NOW you can take care of yourself, you can attend to your needs without constant fear. You may have to struggle to believe it, but you will find healing moments, even in the midst of your aloneness. Begin to really care about yourself, and take care of you with love and gentleness.


Working Through Guilt….


Do you believe that you are to blame for your situation of family violence? Do you believe that you were foolish or naïve to think you could change your partner? Are you feeling a failed relationship reflects on your worth as a person? You are worth it! You are valuable! You are gifted! You trusted in your partner and, in a healthy situation, this would have been appropriate, but you were abused for your trust, abused for your ability to try to mend the brokenness, abused for your nonviolence. Talking about these feelings  can help. You may feel that you never want to talk about your experience as a former victim of family violence. You may feel that you want to “shout it from the rooftops” so that everyone will know.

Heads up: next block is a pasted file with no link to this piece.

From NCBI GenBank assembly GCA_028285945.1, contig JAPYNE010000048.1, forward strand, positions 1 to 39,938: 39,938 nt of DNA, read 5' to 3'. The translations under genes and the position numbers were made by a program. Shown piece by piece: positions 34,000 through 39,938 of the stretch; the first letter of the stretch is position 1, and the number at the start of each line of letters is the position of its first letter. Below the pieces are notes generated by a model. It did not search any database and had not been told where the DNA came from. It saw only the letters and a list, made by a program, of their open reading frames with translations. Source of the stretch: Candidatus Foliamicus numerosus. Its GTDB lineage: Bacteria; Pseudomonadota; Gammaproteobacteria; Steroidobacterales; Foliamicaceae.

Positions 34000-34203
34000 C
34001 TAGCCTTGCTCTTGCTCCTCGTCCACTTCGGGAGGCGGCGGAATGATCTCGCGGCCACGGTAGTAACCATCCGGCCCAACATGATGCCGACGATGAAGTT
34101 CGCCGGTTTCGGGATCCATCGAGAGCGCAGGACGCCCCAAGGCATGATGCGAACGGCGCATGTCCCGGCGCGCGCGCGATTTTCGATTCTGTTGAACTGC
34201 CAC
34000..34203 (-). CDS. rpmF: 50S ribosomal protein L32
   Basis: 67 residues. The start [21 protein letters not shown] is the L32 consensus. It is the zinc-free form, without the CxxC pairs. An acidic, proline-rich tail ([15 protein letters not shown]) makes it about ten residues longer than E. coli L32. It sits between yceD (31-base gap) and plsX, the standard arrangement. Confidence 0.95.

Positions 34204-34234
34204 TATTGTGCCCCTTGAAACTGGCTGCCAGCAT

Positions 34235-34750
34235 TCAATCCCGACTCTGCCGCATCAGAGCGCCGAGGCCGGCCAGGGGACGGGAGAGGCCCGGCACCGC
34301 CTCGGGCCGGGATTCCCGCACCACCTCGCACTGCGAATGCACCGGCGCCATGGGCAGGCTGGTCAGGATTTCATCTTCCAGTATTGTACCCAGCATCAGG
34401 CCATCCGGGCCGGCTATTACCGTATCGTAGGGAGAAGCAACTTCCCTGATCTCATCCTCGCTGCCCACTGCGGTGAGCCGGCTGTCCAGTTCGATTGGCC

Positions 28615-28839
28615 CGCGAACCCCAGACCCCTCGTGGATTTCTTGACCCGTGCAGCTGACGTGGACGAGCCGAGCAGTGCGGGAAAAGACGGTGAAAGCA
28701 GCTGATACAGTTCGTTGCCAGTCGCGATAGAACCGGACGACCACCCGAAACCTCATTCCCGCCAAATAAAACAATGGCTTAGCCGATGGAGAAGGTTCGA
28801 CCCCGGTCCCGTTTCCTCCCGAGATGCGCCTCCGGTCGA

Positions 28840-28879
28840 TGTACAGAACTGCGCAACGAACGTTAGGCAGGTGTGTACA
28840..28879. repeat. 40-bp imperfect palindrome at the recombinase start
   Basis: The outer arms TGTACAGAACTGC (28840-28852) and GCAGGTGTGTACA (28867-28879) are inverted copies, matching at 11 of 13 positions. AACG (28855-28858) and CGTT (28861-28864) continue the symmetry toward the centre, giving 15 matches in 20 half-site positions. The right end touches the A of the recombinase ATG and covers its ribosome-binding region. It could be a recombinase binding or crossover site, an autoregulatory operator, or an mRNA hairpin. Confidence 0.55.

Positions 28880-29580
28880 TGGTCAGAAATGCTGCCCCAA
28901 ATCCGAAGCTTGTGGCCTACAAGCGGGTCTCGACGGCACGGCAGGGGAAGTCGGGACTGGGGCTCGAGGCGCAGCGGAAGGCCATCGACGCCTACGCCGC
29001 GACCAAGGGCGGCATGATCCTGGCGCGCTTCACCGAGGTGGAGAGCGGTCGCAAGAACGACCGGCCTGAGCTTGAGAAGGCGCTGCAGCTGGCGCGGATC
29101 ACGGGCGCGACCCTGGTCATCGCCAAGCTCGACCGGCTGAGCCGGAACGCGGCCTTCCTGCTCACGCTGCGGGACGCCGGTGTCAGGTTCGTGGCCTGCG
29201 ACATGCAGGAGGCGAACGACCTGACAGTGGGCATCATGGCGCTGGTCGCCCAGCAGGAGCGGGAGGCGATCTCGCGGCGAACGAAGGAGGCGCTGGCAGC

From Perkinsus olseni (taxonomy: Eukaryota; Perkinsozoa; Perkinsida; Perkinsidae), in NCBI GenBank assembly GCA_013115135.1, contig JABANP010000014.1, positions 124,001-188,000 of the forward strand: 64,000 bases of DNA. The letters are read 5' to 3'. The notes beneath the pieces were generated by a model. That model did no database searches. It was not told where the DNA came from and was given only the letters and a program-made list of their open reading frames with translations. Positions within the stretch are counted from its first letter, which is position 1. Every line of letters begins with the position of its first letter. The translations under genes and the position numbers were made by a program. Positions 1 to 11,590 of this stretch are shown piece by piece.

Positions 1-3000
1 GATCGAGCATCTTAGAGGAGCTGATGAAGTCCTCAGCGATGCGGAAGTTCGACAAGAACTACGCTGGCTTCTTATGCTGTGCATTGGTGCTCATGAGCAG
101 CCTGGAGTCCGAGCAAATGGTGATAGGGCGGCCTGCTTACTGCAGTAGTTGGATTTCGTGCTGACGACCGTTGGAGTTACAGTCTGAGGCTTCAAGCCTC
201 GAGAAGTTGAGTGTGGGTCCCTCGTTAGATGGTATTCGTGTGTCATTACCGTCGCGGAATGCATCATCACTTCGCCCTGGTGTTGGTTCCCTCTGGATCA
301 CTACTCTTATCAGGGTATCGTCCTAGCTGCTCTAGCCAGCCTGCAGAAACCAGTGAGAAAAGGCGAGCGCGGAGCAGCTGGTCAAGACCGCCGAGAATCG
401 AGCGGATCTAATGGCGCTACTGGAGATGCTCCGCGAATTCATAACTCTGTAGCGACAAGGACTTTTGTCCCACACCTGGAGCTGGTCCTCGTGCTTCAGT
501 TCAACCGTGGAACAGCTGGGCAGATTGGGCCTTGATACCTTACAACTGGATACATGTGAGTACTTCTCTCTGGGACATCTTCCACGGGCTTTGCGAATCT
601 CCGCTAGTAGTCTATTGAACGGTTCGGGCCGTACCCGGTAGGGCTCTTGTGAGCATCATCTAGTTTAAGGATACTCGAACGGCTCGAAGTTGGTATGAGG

Perhaps you will find some healing in telling your story to one person and knowing that he/she believes you and respects you. Do this only if and when you are ready. Do not share your story just because you hear that it’s a good idea, or because you want to “get it over with,” or because people ask you to, or because you are afraid of what people will think if you don’t talk. Telling your story can be healthy if you do so freely, if you find someone who is prepared to handle the reality. If you want to get outside of your story and tell it so that you can understand and learn from it, you may be happier in future relationships.